The top of the reservoir is now used by the Aquarius Golf Club. Service reservoirs perform several functions, including ensuring sufficient head of water in the water distribution system and providing water capacity to out peak demand from consumers, enabling the treatment plant to run at optimum efficiency. Large service reservoirs can be managed to reduce the cost of pumping, by refilling the reservoir at times of day when energy costs are low. Circa 3 000 BC, the craters of extinct volcanoes in Arabia were used as reservoirs by farmers for their irrigation water. Dry climate and water scarcity in India led to early development of stepwells and water resource management techniques, including the building of a reservoir at Girnar in 3000 BC. Artificial lakes dating to the 5th century BC have been found in ancient Greece; the artificial Bhojsagar lake in present-day Madhya Pradesh state of India, constructed in the 11th century, covered 650 square kilometres. In Sri Lanka large reservoirs were created by ancient Sinhalese kings in order to save the water for irrigation.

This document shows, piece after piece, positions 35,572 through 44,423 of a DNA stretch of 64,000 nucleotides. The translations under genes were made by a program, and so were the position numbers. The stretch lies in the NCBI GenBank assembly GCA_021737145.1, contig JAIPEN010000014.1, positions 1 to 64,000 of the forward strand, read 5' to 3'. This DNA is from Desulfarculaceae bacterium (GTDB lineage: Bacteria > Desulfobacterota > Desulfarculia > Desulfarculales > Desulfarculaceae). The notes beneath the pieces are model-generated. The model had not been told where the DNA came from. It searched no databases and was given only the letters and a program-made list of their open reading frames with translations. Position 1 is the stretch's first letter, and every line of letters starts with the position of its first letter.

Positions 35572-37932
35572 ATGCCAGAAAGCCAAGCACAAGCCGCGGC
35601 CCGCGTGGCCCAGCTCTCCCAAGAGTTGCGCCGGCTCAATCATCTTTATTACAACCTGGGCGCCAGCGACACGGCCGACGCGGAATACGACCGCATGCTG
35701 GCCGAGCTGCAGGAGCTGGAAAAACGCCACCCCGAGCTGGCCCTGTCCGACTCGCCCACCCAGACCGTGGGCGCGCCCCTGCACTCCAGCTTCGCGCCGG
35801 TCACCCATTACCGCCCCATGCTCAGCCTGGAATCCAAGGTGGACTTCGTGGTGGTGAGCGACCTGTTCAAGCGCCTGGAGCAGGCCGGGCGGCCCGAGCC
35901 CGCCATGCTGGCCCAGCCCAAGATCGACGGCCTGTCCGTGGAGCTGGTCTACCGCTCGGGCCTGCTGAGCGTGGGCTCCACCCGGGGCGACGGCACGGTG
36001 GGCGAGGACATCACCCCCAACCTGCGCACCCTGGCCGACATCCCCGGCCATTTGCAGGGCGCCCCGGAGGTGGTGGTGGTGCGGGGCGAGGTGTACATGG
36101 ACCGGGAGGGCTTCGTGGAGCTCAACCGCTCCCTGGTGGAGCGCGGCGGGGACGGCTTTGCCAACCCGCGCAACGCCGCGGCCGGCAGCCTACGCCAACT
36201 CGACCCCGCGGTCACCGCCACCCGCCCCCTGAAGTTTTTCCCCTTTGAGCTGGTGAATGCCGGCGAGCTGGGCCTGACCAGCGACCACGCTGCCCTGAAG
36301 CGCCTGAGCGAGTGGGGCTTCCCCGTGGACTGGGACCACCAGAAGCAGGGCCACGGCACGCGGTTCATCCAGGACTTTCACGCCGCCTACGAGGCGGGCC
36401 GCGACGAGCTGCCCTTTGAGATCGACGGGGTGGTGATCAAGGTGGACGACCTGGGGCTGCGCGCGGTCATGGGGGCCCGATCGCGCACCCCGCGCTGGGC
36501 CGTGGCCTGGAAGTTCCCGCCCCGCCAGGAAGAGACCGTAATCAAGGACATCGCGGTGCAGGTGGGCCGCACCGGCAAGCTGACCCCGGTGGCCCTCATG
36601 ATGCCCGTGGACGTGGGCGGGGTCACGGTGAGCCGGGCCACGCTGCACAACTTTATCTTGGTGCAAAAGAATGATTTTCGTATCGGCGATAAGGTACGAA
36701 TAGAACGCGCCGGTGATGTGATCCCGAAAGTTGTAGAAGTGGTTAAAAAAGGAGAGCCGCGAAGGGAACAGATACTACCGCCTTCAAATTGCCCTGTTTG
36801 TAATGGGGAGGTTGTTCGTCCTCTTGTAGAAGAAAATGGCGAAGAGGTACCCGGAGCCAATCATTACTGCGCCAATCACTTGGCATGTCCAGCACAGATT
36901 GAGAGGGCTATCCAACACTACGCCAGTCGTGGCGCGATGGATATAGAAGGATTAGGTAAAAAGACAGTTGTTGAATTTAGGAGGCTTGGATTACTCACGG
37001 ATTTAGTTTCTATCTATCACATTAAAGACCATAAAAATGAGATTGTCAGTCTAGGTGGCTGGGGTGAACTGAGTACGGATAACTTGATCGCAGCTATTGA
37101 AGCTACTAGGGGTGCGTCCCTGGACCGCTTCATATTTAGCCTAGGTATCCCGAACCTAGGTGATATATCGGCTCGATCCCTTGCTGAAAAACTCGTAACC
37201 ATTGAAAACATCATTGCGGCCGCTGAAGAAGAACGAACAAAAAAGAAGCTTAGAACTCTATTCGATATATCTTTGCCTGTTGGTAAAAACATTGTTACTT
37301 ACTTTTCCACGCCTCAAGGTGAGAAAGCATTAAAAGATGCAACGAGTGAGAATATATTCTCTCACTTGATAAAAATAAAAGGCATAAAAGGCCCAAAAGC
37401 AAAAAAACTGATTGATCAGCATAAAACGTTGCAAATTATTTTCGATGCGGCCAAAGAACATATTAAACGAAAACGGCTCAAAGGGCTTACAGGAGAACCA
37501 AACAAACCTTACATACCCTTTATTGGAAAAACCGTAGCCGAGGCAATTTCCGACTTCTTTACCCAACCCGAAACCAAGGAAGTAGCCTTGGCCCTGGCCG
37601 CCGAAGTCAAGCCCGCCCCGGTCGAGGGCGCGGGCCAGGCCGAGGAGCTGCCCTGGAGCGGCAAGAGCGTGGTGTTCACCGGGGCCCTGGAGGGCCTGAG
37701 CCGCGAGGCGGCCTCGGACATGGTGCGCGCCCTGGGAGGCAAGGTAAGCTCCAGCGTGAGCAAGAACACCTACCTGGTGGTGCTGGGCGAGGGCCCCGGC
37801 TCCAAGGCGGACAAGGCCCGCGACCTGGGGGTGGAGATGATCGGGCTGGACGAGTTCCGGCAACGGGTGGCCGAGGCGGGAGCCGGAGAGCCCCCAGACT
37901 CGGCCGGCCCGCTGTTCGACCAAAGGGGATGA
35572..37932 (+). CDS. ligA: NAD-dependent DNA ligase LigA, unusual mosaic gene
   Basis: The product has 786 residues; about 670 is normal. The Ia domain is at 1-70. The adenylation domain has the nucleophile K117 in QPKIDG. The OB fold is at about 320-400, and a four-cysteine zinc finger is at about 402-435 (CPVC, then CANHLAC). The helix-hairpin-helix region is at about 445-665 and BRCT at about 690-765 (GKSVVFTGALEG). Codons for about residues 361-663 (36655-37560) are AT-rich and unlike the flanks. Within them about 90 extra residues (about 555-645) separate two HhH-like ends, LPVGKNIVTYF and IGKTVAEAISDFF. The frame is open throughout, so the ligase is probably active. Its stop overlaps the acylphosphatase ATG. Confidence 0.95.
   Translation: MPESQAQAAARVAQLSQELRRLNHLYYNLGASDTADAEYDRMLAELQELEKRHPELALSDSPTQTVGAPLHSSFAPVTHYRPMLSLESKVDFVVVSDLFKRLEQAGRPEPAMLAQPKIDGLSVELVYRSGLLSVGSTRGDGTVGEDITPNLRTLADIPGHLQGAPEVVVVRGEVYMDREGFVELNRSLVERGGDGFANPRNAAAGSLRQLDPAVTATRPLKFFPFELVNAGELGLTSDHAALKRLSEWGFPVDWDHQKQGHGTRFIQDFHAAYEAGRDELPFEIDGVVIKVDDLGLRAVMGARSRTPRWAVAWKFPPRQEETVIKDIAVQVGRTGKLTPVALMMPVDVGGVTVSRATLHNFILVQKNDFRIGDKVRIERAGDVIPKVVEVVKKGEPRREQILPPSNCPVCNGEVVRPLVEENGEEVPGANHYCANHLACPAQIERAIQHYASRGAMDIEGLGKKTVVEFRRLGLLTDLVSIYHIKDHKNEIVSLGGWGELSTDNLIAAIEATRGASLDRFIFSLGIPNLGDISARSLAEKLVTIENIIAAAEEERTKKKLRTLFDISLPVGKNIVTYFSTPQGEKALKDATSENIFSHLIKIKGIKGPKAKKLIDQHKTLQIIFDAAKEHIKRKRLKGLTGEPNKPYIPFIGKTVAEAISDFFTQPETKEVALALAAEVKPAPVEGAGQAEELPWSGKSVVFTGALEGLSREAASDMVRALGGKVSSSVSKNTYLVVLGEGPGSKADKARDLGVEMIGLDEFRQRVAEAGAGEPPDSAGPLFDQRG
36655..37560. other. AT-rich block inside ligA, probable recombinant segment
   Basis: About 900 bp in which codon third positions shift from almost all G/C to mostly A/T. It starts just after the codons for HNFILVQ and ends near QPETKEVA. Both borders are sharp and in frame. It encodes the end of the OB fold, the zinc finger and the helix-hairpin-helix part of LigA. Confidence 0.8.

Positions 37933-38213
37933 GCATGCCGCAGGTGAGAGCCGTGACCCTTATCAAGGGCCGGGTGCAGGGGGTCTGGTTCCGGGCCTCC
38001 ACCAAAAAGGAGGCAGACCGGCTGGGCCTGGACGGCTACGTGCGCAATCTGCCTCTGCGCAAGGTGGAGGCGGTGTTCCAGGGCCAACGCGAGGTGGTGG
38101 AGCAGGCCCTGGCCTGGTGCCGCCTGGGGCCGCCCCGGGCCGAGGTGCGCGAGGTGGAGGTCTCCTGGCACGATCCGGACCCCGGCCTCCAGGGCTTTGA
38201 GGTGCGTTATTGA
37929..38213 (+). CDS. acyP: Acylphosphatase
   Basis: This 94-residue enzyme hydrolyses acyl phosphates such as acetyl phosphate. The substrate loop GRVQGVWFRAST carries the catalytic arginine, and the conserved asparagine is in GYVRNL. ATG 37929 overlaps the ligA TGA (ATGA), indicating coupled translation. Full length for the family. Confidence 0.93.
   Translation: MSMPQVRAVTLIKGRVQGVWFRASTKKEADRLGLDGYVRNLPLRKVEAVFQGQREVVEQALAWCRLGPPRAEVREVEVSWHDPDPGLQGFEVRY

The famous Sri Lankan king Pa
Queenstown is a town in the West Coast region of the island of Tasmania, Australia. It is in a valley on the western slopes of Mount Owen on the West Coast Range. At the 2016 census, Queenstown had a population of 1,755 people. Queenstown's history has long been tied to the mining industry; this mountainous area was first explored in 1862. It was long after that when alluvial gold was discovered at Mount Lyell, prompting the formation of the Mount Lyell Gold Mining Company in 1881. In 1892, the mine began searching for copper; the final name of the Mount Lyell company was Railway Company. Early in 1895 a Post Office was opened at Penghana, at the Queen River fork and crossing, about a kilometre north of present-day Queenstown on the road to Strahan; the only other substantial building nearby was Robertson & Hunter's store.. Queenstown Post Office opened on 21 November 1896 and the Penghana office closed; the name "Penghana" was adopted for a substantial house nearby, from around 1925–1944 the residence of Mount Lyell mine manager R. M. Murray, persists today as Penghana Road.